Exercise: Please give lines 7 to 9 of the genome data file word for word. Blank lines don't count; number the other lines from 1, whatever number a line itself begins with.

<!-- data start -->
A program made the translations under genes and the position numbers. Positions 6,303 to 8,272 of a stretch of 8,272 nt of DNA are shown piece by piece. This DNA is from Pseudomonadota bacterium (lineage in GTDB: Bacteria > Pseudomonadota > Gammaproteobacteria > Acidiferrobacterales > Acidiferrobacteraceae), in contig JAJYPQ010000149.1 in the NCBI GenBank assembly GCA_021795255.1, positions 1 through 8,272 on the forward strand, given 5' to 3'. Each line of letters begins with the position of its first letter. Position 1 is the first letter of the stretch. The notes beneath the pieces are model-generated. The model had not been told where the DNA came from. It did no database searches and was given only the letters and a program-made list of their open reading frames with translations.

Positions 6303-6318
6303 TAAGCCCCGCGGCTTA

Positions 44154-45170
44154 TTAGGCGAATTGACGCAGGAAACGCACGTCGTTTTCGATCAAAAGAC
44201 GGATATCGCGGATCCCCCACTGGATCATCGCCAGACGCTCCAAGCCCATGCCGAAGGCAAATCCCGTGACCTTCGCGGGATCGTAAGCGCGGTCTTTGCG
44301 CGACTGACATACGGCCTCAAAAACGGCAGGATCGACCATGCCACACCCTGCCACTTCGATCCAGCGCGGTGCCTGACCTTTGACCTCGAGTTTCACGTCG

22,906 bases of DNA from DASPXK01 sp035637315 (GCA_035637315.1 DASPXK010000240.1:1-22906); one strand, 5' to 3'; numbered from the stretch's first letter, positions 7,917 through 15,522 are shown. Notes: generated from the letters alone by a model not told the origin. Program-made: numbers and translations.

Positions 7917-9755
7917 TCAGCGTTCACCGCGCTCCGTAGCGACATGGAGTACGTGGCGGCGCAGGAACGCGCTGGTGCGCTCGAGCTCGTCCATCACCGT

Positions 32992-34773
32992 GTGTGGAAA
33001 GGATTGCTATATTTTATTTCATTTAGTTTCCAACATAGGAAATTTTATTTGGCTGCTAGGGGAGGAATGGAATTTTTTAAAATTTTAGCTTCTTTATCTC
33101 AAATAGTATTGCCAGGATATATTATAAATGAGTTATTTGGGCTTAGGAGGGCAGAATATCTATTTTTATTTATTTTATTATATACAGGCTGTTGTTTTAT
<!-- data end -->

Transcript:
44301 CGACTGACATACGGCCTCAAAAACGGCAGGATCGACCATGCCACACCCTGCCACTTCGATCCAGCGCGGTGCCTGACCTTTGACCTCGAGTTTCACGTCG

22,906 bases of DNA from DASPXK01 sp035637315 (GCA_035637315.1 DASPXK010000240.1:1-22906); one strand, 5' to 3'; numbered from the stretch's first letter, positions 7,917 through 15,522 are shown. Notes: generated from the letters alone by a model not told the origin. Program-made: numbers and translations.

Positions 7917-9755